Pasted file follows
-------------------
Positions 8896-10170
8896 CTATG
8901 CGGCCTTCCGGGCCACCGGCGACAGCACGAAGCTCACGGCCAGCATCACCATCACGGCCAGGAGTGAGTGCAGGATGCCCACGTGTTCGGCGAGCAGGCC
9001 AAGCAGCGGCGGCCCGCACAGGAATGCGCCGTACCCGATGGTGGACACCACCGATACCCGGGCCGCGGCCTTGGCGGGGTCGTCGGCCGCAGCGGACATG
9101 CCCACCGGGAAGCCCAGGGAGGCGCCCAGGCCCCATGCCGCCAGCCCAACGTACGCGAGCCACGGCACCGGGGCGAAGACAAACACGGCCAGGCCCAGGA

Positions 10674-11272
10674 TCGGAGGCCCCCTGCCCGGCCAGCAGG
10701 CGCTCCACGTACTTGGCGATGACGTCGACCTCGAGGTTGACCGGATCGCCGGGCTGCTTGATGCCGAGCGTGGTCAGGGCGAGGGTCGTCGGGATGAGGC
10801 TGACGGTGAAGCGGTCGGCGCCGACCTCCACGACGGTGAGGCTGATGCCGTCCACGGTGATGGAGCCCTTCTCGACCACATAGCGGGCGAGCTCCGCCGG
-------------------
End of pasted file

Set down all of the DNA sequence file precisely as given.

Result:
Positions 8896-10170
8896 CTATG
8901 CGGCCTTCCGGGCCACCGGCGACAGCACGAAGCTCACGGCCAGCATCACCATCACGGCCAGGAGTGAGTGCAGGATGCCCACGTGTTCGGCGAGCAGGCC
9001 AAGCAGCGGCGGCCCGCACAGGAATGCGCCGTACCCGATGGTGGACACCACCGATACCCGGGCCGCGGCCTTGGCGGGGTCGTCGGCCGCAGCGGACATG
9101 CCCACCGGGAAGCCCAGGGAGGCGCCCAGGCCCCATGCCGCCAGCCCAACGTACGCGAGCCACGGCACCGGGGCGAAGACAAACACGGCCAGGCCCAGGA

Positions 10674-11272
10674 TCGGAGGCCCCCTGCCCGGCCAGCAGG
10701 CGCTCCACGTACTTGGCGATGACGTCGACCTCGAGGTTGACCGGATCGCCGGGCTGCTTGATGCCGAGCGTGGTCAGGGCGAGGGTCGTCGGGATGAGGC
10801 TGACGGTGAAGCGGTCGGCGCCGACCTCCACGACGGTGAGGCTGATGCCGTCCACGGTGATGGAGCCCTTCTCGACCACATAGCGGGCGAGCTCCGCCGG